Tags: maduro | venzuela | chavista

Venezuela's Maduro Cracks Down on Democracy

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Wednesday, 12 Mar 2014 09:02 AM Current | Bio | Archive

Venezuelan President Nicolas Maduro’s brutal regime has proven to be extremely divisive among Latin American nations.

Three much differentiated groups have emerged. The first one is comprised of countries ruled by pro-Chavistas governments including Ecuador, Bolivia, Nicaragua, and to a lesser degree Argentina. They fervently favor the Venezuelan government and have not uttered a word about its crushing repression.

In the other extreme, there are nations that want discourse, and are gravely concerned, including Panama, Peru, Colombia, and Chile.

Finally, in the middle, are the leftist countries with more democratic and tolerant authorities, which have not condemned Maduro’s abuses but are recommending more dialogue and peaceful resolutions of the political conflict in Bolivar.

The European-style socialism of Brazil, Uruguay, and newly elected President Bachelet of Chile could be included in this later group.

This division was apparent last week when Panama asked the Permanent Council of the Organization of the American States, OAS, for a  meeting of the hemispheric foreign affairs ministers, in which the whole continent, including the United States and Canada would have discussed and eventually condemned Maduro’s flagrant human rights abuses.

This possibility is clearly listed in the OAS charter, voted and agreed upon by all its members, including Venezuela. But the Chavista government, with the support of the so-called Bolivarian republics (a kind misunderstanding of Simon Bolivar ideas) not only vetoed it but also wanted to use the more friendly and controlled UNASUR (Union of Nations from the South), an organization of South American Nations created a few years ago after the inspiration of Hugo Chavez and Nestor Kirchner.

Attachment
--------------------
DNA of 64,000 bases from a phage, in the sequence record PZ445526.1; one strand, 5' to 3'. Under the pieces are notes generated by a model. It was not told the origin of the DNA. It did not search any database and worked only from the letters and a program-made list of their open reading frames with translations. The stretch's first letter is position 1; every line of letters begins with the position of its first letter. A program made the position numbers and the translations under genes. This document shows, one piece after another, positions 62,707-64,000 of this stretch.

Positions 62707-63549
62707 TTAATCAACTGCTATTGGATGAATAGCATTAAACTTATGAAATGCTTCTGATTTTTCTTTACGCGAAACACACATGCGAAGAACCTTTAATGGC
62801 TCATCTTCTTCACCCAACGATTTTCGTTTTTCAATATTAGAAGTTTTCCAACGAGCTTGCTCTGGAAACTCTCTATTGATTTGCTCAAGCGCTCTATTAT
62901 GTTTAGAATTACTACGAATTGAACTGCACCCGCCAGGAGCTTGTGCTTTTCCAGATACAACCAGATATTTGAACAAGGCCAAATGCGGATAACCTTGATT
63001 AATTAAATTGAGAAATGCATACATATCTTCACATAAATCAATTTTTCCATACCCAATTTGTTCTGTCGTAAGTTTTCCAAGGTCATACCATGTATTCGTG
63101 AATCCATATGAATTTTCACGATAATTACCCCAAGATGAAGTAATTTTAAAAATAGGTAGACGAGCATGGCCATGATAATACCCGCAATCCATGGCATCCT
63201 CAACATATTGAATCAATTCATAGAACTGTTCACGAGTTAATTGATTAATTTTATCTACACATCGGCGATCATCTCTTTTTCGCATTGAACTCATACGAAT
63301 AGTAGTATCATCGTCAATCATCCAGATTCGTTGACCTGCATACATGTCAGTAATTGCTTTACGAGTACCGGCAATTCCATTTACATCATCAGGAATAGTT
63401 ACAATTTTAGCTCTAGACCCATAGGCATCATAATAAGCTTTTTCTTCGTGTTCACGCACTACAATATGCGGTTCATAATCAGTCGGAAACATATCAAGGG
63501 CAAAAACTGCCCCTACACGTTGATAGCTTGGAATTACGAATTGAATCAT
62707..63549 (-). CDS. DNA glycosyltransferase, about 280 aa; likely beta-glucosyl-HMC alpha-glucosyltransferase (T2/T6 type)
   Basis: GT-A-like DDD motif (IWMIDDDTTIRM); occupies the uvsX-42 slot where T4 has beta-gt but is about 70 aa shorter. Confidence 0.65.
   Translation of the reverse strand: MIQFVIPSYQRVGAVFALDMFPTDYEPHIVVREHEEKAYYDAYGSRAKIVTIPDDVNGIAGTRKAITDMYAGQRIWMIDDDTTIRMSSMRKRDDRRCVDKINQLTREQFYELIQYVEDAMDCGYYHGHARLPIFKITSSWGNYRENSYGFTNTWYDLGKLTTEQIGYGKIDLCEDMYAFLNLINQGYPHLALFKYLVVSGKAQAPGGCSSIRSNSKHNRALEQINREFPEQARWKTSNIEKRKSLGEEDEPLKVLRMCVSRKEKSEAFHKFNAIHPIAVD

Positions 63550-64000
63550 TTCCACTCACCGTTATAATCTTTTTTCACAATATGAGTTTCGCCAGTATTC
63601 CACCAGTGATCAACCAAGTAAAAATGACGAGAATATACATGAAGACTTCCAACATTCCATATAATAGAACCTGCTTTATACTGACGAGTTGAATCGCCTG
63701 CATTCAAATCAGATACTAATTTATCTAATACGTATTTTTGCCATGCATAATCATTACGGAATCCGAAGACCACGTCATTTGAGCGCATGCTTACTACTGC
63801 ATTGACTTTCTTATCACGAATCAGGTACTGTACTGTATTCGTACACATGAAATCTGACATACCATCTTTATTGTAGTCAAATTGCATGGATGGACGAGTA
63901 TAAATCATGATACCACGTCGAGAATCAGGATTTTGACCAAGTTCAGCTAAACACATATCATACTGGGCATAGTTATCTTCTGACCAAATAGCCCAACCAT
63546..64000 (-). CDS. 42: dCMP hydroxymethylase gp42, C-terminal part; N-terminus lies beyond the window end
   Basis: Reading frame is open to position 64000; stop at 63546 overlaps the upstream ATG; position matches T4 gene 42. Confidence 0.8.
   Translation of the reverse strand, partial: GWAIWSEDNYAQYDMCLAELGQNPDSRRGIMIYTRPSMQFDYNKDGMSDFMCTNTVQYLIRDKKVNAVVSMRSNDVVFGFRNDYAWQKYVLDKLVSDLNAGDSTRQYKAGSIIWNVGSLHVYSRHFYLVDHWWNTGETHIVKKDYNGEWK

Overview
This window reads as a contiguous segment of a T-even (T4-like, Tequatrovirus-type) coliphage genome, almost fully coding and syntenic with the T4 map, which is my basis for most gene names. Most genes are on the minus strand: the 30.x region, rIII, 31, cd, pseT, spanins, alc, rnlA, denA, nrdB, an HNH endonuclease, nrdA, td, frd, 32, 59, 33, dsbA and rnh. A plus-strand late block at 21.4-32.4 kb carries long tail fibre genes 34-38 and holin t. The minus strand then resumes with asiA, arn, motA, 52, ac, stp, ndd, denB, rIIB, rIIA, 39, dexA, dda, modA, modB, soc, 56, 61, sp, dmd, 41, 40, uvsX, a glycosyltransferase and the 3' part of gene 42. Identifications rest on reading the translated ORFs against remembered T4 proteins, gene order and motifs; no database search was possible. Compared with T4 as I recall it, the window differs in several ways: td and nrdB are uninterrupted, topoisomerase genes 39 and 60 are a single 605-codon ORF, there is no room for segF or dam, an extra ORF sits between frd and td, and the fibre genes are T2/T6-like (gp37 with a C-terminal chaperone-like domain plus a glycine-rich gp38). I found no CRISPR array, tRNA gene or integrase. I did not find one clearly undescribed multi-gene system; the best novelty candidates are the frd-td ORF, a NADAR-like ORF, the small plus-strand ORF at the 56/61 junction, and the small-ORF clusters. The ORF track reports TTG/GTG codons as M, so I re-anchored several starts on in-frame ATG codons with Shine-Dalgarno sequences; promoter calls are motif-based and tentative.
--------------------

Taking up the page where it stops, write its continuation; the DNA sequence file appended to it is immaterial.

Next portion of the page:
The Venezuela authorities of course, want to avoid any kind of international condemnation of its brutal repression against opposing politicians and university students, including the imprisonment of former Mayor Leopoldo Lopez.

The “Bolivarians” insist that the OAS is violating the nonintervention principle, one of the pillars of the whole international legal system. But what they really hide is that the  organization includes a “democratic clause” which forces all its members to collectively promote and defend representative democracy.

The same clause was included in the Mercosur, UNASUR and other regional organizations and was used several times in the past to punish lesser violations such as Paraguay’s a couple of years ago, when the Senate impeached and removed leftist President Fernando Lugo and Hondura’s coup against the Chavista President Manuel Zelaya.

Caracas and its followers among the region are using this clause in a very biased way: to be very strict and intolerant with their political adversaries and extremely permissive with themselves.

They understand representative democracy ensuring relatively clean elections. But they lack complete elemental freedoms, such as the freedom of press, the freedom of speech, even the respect for private property.

In all the countries ruled by the Chavista manual, there is little respect for these institutions, no independent judiciary, and a lot of pressure over the media and the opposition parties and leaders.

Recently, Maduro went even further, supressing any kind of public demonstrations or protests against the government.

In Latin America, democracy and freedom had come at a high cost and much blood.

During decades people have fought for their rights, confronting all kinds of dictatorships, terrorism and tyrannies. For that reason, to cross certain borders is extremely dangerous.

It is incomprehensible that so-called popular governments, which came to power to secure the interest and welfare of their people, especially the poor, foster a militaristic regime very similar to the most violent ones of the past.

A great paradox, and a very bad prospect for Latin America.

Luis Rosales was elected as the youngest state representative in Mendoza, Argentina, in 1989. In 2011 he was candidate for governor in Mendoza, representing Compromiso Federal, a union of three local and national conservative parties. He is the Latin American partner of Dick Morris. Together they have worked in more than a dozen presidential campaigns around the region. They have written the book “El Poder,”  about their experiences in Latin America and other parts of the world. To read more of Luis Rosales' reports, Go Here Now.

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Venezuelan President Nicolas Maduro’s brutal regime has proven to be extremely divisive among Latin American nations.
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2014-02-12
Wednesday, 12 Mar 2014 09:02 AM
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